One of the key elements about rap music is something I frequently adore and just as frequently abhor: the focus on the words. In a rap album, the words are the music. This brings forward all of the inherent possibilities of sound-play in words that are frequently hidden or passed over as secondary, decoration, fancy-pants gimmicks of assonance and alliteration wrapped up in a rhyme. Rap music, when used to a certain potential, is the stuff of poets who need not a beautiful singing voice to loudly proclaim their talent; anyone who can read words on a page can let the letters sing for themselves.
The downside of this is the monotony of melody that can manifest itself within rap music. Many rap artists can fall into a pattern of speech that is characteristic of their music, letting the whole production like dust no matter how many times some catch phrase is stressed, the still rhythm leaving a gloss over all the fancy word-workings of the artist. In an attempt to save the emcee’s lyrics, the DJ will often only play a second fiddle made to add emphasis to the words that no longer sing forth shining, trying to scrub away the dust by adding a big beat onto this word, onto this rhyme, onto all these little bits of repetition, diving into the same pitfall his buddy fell into.
Serengeti & Polyphonic’s new album, Don’t Give Up, is a rap album devoted to keep from falling down such pits, Serengeti using words in a different way on each track, Polyphonic never submitting to simple loops. Serengeti is not only capable of making a nice line rhyme, but devotes a much of his efforts to diction, phrasing, vocabulary, and even something simple as speed. This is all best exemplified in the album’s second track “Puppydog Love” where he keeps the vocabulary minimal with a very half-hearted tone that is kept on repeat for in a short amount of time, expressing the shallowness and repetition of love. The next track, “Lately Haven’t Been Feeling Well,” starts with a substantial lead in from Polyphonic that sets an off kilter feel for the rest of the song which Serengeti then seems to play off of, reversing the common M.O. of most rap artists: the words are the music. That notion seems to be booted from the album in many tracks, or at least in the sense that is usual to me.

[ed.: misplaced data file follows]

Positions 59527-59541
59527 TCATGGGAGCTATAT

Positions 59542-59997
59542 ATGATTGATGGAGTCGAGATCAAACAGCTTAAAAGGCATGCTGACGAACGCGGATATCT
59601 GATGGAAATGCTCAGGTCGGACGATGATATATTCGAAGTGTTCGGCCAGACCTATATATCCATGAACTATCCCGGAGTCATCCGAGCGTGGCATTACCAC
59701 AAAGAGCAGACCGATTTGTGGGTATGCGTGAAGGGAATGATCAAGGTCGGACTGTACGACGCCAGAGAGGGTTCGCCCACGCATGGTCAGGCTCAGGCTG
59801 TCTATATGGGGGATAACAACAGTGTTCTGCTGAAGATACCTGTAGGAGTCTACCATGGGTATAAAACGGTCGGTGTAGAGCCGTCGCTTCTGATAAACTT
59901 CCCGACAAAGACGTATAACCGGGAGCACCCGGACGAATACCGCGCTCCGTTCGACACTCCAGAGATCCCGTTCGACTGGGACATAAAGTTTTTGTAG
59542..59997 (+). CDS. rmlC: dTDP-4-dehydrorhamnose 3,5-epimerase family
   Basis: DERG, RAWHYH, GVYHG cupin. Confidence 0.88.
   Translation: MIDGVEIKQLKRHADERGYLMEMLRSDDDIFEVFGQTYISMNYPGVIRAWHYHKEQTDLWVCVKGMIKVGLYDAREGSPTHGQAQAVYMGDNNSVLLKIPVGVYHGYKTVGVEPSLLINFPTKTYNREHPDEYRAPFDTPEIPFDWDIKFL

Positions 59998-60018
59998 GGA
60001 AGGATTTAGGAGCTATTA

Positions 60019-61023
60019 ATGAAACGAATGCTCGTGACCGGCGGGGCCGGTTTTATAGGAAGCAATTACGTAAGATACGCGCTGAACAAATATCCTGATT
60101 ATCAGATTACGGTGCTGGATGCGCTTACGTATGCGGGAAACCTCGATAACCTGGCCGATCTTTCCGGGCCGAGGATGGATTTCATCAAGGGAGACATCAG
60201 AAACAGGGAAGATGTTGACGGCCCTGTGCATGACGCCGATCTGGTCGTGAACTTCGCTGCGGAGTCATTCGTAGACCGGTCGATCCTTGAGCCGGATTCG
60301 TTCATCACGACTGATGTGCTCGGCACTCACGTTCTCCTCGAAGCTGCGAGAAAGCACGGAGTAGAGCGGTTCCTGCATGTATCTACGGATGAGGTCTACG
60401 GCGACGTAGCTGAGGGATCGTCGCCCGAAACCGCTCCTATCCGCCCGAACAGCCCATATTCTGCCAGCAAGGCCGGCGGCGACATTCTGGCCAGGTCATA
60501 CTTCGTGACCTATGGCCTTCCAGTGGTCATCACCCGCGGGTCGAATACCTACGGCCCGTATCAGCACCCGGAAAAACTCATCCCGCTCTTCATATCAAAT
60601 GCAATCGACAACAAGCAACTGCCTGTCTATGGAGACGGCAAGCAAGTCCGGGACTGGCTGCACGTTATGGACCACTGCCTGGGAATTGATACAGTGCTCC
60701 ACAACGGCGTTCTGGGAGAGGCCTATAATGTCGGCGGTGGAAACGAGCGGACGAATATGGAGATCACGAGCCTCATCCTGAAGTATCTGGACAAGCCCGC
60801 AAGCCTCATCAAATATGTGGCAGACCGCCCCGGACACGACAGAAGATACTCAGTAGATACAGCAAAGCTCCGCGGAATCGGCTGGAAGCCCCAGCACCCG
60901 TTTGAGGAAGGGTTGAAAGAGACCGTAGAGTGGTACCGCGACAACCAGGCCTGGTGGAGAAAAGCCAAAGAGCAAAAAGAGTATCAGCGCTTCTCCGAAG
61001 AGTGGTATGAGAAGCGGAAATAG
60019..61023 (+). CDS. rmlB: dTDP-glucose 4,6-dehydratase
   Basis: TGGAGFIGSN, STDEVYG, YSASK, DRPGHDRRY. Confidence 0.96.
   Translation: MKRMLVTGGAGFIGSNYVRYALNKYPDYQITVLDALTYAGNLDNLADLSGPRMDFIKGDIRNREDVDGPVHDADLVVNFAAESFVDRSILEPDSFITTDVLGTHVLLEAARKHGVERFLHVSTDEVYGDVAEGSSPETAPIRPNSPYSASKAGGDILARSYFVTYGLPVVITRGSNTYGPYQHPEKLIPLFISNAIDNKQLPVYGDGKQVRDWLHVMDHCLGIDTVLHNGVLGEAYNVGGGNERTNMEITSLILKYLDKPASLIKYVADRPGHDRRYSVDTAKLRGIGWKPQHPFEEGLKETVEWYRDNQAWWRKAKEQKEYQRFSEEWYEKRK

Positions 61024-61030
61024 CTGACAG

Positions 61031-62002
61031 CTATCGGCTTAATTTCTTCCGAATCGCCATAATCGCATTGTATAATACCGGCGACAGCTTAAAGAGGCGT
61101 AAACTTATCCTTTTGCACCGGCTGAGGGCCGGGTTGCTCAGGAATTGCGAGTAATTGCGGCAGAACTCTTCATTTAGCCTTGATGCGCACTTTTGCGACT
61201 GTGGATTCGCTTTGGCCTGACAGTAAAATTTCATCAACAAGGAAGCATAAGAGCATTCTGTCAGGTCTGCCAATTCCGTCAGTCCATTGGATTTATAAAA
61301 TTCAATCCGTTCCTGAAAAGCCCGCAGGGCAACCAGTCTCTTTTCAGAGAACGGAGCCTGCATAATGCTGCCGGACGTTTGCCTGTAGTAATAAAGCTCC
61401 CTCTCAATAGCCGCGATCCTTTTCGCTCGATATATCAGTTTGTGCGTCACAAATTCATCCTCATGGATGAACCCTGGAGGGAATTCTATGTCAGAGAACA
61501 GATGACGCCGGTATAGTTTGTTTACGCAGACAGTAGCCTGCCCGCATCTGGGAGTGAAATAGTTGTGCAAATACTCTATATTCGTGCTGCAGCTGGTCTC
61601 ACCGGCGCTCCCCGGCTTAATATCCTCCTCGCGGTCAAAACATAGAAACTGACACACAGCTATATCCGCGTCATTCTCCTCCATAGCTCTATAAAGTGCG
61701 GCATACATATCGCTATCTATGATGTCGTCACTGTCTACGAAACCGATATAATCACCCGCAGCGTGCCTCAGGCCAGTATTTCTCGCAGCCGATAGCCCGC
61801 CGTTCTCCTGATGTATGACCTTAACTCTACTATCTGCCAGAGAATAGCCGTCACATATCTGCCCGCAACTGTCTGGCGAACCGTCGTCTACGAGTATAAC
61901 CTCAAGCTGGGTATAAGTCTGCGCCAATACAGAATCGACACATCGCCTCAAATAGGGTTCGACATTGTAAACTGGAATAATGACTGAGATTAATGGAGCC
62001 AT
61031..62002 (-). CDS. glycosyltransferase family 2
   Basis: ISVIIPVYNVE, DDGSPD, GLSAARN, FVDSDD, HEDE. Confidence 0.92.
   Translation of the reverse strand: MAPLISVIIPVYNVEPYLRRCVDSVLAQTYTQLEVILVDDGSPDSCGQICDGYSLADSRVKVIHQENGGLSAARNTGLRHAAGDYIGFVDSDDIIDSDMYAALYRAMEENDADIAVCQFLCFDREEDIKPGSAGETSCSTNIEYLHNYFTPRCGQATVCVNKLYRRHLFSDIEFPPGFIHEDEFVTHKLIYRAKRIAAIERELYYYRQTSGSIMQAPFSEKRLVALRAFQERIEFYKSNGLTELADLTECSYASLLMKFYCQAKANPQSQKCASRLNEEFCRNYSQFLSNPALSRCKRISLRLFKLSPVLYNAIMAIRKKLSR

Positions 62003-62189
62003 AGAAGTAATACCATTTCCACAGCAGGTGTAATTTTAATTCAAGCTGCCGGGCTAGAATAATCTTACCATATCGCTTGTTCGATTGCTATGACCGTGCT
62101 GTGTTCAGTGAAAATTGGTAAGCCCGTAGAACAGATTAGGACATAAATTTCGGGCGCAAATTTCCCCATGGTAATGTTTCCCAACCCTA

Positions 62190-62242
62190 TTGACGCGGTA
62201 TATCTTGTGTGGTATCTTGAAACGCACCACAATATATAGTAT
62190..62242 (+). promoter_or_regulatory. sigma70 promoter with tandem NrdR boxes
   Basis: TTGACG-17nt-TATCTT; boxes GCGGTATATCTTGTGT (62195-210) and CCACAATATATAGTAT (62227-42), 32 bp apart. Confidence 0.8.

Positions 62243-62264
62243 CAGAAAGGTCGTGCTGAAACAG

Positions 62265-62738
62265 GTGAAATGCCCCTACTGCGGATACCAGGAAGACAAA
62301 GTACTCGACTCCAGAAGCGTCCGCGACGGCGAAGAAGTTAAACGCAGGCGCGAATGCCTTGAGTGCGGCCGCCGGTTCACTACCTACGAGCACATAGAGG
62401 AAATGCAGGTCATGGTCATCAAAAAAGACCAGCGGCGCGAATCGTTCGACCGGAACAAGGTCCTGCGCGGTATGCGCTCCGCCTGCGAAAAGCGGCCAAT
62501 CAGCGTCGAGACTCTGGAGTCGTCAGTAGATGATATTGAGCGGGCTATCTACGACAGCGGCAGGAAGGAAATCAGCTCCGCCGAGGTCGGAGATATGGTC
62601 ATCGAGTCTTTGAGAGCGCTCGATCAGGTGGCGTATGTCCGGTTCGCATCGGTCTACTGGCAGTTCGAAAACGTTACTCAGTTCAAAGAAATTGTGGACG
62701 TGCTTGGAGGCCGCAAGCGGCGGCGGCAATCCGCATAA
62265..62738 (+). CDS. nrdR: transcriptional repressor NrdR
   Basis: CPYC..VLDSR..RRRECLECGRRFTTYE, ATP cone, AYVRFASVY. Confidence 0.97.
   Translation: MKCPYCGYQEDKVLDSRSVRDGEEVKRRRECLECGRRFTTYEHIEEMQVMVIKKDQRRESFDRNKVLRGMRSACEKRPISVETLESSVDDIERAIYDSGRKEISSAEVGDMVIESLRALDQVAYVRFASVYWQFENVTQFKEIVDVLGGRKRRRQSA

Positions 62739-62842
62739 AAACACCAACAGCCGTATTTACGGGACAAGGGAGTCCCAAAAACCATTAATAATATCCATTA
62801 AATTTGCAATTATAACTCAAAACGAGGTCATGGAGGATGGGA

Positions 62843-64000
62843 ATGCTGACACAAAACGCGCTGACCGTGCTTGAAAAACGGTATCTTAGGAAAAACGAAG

I think this usual sense is the tendency of many rappers to try to fill the small space of a song with as much sound-play as possible, flashing the words by me in cracks in pops to leave me in awe at the possibilities that have been wheedled out these words. In tracks like “Eleven,” “2 Times 2” and “Waste of Time,” this is still how the words work, but the beats produced by Polyphonic often play an equal or overriding role in these songs, words no longer shouting at me to listen to them. I am instead given even choice over which part of the track to lend my ear. “Waste of Time” exhibits this especially, wherein much of the words are drowned out by Polyphonic’s beat, only little sounds coming through here and there, morphing the words into something a bit more like music. Only the key words are heard clearly, “It’s just a waste of time,” suggesting to me a sentiment that all of the words spouted under the beat are just that, a waste of time, some futile attempt at explanation or communication of some “truth” that can be ultimately be passed off as some song on a CD I got to review. “Praha,” suggests something similar, but on level more personal to the performer.
With a last word, I would say that Serengeti & Polyphonic try to find all of the usuals of rap music on Don’t Give Up, and purposefully go against them in varying degrees, from many different angles, turning more rap into music, and more music into rap.
Serengeti – Noticeably Negro
Brother Reade – Rap Music
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